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Obama sitting pretty in Virginia for ’12?


Polling done last week in Virginia suggests that Barack Obama would do well in what has become a key swing state in the 2012 presidential election.

Obama, who in 2008 became the first Democratic presidential candidate to win Virginia since the 1960s, leads his closest potential Republican challenger in the state by six points, according to polling done Feb. 24-27 by Public Policy Polling.

Former Massachusetts Gov. Mitt Romney is the candidate trailing Obama by six in Virginia, 48 percent to 42 percent in the PPP poll. Obama leads former Arkansas Gov. Mike Huckabee 51 percent to 43 percent, former House Speaker Newt Gingrich 51 percent to 39 percent, and former Alaska Gov. Sarah Palin 54 percent to 39 percent.

“Virginia is just as strong for Barack Obama right now, if not stronger, than it was in 2008,” said Dean Debnam, president of Public Policy Polling. “That’s very good news for his reelection prospects because it’s hard to imagine him taking Virginia without winning overall.”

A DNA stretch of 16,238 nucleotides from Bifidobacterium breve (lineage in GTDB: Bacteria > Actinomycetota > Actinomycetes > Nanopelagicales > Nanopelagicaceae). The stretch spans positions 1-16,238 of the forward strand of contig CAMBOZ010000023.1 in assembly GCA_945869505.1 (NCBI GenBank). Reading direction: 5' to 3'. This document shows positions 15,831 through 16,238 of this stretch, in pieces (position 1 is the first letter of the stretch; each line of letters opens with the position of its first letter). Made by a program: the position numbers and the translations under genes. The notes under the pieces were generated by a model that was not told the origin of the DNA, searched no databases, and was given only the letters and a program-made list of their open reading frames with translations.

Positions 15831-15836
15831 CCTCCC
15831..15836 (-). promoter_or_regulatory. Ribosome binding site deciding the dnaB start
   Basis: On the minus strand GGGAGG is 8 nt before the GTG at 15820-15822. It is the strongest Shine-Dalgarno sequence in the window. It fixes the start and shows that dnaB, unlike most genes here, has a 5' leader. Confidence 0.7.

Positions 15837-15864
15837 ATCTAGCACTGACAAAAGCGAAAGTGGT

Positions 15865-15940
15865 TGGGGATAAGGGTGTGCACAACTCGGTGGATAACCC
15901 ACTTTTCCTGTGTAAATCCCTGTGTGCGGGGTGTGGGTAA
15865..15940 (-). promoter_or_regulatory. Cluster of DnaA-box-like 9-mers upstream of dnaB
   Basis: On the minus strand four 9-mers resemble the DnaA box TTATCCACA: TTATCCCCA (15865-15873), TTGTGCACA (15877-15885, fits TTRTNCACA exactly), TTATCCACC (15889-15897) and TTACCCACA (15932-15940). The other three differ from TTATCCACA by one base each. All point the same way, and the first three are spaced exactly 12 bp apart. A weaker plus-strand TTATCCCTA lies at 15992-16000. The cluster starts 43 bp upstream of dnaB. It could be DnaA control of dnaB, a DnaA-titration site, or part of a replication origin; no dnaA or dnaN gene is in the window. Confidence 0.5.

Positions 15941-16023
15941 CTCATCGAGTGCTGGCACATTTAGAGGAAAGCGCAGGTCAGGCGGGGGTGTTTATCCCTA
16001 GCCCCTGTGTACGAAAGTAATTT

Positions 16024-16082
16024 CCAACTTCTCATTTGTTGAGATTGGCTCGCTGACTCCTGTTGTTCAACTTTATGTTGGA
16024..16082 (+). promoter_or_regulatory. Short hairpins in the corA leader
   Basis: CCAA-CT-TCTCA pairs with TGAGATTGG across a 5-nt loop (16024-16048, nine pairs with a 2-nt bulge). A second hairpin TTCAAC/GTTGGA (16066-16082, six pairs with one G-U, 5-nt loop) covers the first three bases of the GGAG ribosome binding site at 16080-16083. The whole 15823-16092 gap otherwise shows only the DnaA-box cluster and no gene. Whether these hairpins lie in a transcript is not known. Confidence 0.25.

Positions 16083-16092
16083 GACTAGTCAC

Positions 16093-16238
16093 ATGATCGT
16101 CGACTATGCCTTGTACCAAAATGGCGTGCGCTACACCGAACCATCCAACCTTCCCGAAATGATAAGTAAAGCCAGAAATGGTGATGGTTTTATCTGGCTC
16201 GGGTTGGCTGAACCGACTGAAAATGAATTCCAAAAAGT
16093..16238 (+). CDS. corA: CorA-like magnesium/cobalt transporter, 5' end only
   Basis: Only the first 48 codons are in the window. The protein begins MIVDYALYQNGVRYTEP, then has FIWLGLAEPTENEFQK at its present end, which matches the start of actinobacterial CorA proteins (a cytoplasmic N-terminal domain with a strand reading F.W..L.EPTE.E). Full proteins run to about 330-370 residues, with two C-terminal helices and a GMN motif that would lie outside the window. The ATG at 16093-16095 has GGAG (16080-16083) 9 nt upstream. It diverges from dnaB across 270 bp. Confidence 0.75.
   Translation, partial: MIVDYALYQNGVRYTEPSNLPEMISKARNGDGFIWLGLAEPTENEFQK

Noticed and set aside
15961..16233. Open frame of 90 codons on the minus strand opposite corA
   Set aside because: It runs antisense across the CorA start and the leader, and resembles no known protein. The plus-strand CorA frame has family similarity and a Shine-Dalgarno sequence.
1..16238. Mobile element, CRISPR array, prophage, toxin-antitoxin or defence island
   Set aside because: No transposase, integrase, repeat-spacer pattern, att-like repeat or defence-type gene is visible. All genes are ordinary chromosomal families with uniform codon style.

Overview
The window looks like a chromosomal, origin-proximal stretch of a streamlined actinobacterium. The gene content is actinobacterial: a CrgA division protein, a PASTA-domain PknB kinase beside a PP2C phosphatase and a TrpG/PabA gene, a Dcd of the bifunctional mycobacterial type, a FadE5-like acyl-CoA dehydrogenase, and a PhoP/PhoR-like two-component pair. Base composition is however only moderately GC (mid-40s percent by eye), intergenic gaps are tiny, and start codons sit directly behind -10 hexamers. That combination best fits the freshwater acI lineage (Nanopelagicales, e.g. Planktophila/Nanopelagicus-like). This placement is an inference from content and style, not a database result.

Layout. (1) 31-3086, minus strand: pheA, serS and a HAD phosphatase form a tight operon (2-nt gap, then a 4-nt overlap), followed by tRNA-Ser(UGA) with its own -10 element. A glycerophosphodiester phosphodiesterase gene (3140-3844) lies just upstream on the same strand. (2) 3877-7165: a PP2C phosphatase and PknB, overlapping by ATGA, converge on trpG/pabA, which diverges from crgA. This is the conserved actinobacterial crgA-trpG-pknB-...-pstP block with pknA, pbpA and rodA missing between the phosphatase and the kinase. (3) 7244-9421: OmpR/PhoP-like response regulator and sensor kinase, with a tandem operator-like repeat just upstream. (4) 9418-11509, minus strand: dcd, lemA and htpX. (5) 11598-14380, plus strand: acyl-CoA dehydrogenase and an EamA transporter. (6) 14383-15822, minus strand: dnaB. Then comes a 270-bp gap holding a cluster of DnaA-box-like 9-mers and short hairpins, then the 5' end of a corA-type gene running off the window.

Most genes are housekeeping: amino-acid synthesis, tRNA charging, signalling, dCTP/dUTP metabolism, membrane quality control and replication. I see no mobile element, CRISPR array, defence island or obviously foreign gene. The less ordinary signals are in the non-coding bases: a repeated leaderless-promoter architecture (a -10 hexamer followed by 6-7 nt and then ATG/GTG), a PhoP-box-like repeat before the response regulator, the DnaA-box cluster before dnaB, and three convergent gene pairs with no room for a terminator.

Good news for Obama, bad news for the GOP field – all of which tested negatively in Virginia, from Huckabee (40 percent favorable, 41 percent unfavorable) down to Palin (30 percent favorable, 63 percent unfavorable). Obama’s favorable/unfavorable rating is 48 percent/45 percent.

The big leads for Obama despite the low net favorability rating for him in the Virginia numbers is more a sign of the weakness of the GOP field than Obama’s relative electoral strength, according to Debnam.

Story by Chris Graham. Chris can be reached at [email protected].



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